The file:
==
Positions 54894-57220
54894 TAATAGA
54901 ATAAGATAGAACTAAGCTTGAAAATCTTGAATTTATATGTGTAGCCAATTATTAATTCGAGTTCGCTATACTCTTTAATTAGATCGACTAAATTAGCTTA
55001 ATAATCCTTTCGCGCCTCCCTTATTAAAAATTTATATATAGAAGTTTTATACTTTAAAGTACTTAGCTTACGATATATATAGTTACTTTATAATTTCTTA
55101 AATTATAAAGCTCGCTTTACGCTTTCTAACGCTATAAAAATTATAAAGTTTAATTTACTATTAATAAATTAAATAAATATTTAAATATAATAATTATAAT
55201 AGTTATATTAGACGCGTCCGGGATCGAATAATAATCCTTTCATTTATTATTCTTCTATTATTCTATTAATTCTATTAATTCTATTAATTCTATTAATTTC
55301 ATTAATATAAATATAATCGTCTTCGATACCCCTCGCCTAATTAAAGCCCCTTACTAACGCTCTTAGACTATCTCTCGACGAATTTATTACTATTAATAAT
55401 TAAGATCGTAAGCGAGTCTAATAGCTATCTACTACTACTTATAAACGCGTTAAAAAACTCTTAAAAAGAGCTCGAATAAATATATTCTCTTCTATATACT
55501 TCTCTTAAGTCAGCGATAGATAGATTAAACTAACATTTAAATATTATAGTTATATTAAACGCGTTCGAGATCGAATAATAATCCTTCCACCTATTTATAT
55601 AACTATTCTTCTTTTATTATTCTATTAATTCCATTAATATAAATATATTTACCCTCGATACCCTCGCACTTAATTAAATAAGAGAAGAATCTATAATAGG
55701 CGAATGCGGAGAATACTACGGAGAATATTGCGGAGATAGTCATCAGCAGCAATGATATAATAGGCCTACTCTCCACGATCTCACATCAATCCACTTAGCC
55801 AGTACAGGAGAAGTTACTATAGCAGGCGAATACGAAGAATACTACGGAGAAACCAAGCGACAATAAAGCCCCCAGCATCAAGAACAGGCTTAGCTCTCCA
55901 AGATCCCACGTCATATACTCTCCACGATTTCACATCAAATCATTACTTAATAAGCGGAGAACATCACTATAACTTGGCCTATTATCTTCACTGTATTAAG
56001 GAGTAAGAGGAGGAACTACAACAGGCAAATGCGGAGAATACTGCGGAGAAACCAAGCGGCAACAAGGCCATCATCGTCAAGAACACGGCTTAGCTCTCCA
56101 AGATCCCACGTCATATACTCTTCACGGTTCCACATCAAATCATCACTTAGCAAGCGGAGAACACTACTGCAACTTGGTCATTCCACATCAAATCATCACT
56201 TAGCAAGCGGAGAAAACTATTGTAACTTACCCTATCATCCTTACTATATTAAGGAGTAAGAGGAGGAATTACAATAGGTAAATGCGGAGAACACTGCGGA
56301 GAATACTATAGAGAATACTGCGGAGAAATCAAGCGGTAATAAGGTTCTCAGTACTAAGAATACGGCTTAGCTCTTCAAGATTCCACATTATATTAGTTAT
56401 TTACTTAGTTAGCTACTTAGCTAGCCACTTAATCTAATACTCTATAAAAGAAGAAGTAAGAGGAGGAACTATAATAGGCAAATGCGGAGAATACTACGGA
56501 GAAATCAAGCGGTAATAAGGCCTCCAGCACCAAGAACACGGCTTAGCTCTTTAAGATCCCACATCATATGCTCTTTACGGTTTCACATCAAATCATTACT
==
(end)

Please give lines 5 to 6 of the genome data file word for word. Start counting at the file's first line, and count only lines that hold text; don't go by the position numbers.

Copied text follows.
55101 AATTATAAAGCTCGCTTTACGCTTTCTAACGCTATAAAAATTATAAAGTTTAATTTACTATTAATAAATTAAATAAATATTTAAATATAATAATTATAAT
55201 AGTTATATTAGACGCGTCCGGGATCGAATAATAATCCTTTCATTTATTATTCTTCTATTATTCTATTAATTCTATTAATTCTATTAATTCTATTAATTTC